Did Knights Templar wear beards?

Many popular pictures show Knights Templar clean shaven. Is this corrects?
The Primitive Templar Rule, written in about 1129 on and directly after the Council of Troyes, holds only 72 articles. Here the beard is only mentioned in article 21. 

Article 21: On Bed Linen:
(...) And the Draper (the Brother taking care of the bed linen, TN) should ensure that the brothers are so well tonsured that they may be examined from the front and from behind; and we command you to firmly adhere to this same conduct with respect to beards and moustaches, so that no excess may be noted on their bodies.

In about 1138, under the direction of Robert de Craon, second grand master of the order (1136–1149), the rule was translated into French and modified. In this French Primitive Rule the beard is mentioned in three articles

Article 31 is On Bed Linen and replaces the old article 21. The new version says in translation (TN): "(...) we firmly order that they have a beard and a mustache without any superfluity of vice being noted in their dress."

Article 195, one of seven articles pertaining to the nursing brother ("frère infirmier") says: "(...) the nurse can give them leave of the bleeding and shearing their heads. But to shave off their beards (...) he must take the leave of the master or the one who is in his place."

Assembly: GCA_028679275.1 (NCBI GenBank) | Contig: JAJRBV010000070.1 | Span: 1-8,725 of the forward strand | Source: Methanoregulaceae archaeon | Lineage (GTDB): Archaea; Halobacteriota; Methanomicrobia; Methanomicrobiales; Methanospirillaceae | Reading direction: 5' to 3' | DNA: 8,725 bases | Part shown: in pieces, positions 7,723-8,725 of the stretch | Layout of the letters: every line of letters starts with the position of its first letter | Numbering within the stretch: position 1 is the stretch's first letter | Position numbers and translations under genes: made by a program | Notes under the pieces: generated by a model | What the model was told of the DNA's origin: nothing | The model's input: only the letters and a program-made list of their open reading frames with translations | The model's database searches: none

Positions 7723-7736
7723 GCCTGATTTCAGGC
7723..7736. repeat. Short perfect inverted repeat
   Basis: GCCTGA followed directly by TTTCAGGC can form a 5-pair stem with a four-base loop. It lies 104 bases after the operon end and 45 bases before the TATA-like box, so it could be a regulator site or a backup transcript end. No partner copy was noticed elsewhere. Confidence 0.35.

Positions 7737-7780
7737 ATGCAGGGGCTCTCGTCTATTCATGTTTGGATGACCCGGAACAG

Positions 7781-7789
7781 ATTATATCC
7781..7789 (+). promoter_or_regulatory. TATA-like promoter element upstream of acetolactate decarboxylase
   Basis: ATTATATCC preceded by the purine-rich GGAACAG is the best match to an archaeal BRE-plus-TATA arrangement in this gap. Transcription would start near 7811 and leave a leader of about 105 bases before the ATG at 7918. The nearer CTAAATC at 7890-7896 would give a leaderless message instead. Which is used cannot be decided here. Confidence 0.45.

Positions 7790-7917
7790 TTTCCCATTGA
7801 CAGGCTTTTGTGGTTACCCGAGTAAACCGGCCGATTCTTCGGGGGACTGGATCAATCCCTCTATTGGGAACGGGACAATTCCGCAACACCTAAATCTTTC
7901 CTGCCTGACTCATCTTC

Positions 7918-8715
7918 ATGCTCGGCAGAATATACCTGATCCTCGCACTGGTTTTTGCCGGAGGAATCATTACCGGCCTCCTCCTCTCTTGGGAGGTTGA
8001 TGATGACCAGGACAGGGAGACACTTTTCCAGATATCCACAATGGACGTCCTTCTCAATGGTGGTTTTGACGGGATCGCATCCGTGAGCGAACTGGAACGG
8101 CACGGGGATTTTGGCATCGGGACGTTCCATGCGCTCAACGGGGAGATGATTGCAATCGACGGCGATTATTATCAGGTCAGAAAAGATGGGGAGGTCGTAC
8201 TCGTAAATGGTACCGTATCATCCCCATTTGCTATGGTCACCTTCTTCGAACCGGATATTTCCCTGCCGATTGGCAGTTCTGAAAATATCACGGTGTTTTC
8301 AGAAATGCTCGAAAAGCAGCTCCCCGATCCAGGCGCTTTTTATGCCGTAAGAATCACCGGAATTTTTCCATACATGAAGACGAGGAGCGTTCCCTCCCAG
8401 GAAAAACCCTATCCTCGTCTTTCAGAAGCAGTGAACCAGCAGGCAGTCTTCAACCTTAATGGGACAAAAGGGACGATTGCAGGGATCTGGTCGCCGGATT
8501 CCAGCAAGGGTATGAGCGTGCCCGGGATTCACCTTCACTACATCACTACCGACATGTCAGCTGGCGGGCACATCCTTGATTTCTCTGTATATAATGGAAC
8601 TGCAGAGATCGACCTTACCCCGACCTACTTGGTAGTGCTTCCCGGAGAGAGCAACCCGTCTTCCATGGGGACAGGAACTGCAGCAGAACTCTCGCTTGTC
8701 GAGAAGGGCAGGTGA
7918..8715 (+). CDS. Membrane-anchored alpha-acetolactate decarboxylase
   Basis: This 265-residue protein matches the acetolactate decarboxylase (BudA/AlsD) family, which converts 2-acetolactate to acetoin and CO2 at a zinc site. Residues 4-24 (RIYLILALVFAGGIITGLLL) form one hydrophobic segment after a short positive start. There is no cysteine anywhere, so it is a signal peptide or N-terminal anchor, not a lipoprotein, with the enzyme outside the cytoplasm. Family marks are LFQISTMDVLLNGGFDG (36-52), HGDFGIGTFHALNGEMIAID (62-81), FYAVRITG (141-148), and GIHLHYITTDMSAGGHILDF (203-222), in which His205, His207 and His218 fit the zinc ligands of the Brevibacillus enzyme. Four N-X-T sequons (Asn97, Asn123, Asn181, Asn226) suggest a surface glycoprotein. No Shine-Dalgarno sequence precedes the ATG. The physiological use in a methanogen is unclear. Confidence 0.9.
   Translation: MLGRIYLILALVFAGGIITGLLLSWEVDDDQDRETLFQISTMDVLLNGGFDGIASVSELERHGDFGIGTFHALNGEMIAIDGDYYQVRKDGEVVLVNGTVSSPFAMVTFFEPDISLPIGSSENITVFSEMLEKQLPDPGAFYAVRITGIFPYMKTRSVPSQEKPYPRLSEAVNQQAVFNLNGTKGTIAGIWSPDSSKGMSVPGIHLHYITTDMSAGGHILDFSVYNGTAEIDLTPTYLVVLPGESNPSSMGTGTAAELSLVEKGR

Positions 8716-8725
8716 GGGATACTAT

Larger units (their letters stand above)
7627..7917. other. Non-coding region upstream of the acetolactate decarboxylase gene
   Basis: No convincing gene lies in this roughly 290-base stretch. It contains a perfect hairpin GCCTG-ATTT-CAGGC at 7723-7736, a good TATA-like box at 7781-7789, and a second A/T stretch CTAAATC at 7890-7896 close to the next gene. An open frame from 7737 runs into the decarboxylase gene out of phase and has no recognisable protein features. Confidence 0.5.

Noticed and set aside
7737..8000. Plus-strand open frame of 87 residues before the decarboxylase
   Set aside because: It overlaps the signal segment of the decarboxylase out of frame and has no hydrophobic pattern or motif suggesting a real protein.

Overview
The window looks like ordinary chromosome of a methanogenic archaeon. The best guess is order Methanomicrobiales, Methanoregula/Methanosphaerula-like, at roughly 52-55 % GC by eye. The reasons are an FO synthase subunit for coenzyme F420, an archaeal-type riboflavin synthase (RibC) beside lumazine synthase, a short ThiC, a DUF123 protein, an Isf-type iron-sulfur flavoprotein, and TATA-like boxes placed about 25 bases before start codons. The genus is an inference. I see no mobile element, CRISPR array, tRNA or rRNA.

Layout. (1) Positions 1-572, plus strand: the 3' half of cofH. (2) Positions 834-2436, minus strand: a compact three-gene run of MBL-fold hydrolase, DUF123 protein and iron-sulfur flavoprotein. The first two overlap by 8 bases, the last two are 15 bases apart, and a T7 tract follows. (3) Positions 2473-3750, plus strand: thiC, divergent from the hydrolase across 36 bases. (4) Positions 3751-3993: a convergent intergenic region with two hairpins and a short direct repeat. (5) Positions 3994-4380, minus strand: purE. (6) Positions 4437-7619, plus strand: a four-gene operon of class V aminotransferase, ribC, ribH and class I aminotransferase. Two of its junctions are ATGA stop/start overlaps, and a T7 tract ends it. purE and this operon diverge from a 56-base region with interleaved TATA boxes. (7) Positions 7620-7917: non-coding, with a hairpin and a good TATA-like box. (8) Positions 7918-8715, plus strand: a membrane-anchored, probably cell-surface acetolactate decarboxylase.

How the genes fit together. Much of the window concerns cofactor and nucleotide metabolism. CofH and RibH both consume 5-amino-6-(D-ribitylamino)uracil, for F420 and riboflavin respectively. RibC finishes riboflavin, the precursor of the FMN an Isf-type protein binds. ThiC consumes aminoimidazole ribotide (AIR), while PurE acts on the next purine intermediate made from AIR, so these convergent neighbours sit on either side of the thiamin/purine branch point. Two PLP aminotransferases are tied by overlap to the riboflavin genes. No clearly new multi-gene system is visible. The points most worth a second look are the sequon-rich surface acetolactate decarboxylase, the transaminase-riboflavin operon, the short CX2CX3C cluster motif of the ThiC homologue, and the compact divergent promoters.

Article 268, a set of articles on conduct, says: "The brothers chaplain (...) have to wear a closed dress and shave their beards (...)"

The combined articles may suggests that for full brothers, except the chaplains, it was exceptional not to have a "shaven head" (sometimes interpreted as "bold) and a neatly trimmed beard and mostache. In time it became customary for members of the order to wear long and prominent beards. In about 1240, Alberic of Trois-Fontaines described the Templars as an "order of bearded brethren". During the interrogations by the papal commissioners in Paris (1308-1314) out of nearly 230 knights and brothers questioned, 76 are described as wearing a beard, in some cases specified as being "in the style of the Templars", and 133 are said to have shaved off their beards, either in renunciation of the order or because they had hoped to escape detection.

The illustration at the top was made by Distopial (source Wikipedia Commons); The bottom illiustration is also from Wikipedia Commons.The last paragraph quotes Wikipedia that in turn refers to Harris, Oliver D. (2013) "Beards: true and false". Church Monuments. 28: 124–32 (124–25).
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